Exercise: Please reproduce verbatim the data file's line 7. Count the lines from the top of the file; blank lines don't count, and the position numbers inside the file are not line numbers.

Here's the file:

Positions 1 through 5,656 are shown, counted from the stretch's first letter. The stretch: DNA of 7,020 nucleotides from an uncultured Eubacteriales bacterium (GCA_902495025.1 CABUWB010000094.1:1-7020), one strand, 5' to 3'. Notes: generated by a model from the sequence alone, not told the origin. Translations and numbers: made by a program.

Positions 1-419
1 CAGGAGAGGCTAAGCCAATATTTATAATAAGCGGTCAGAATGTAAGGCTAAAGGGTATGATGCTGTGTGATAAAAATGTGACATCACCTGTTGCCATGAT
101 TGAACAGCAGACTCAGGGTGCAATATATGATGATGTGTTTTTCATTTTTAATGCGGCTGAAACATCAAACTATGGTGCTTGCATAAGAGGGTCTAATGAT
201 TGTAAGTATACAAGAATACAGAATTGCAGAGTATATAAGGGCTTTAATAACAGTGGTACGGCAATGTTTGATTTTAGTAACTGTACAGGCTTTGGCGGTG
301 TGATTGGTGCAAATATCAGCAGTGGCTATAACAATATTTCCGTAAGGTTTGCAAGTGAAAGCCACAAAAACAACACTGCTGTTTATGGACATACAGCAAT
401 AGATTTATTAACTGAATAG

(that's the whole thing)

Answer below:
401 AGATTTATTAACTGAATAG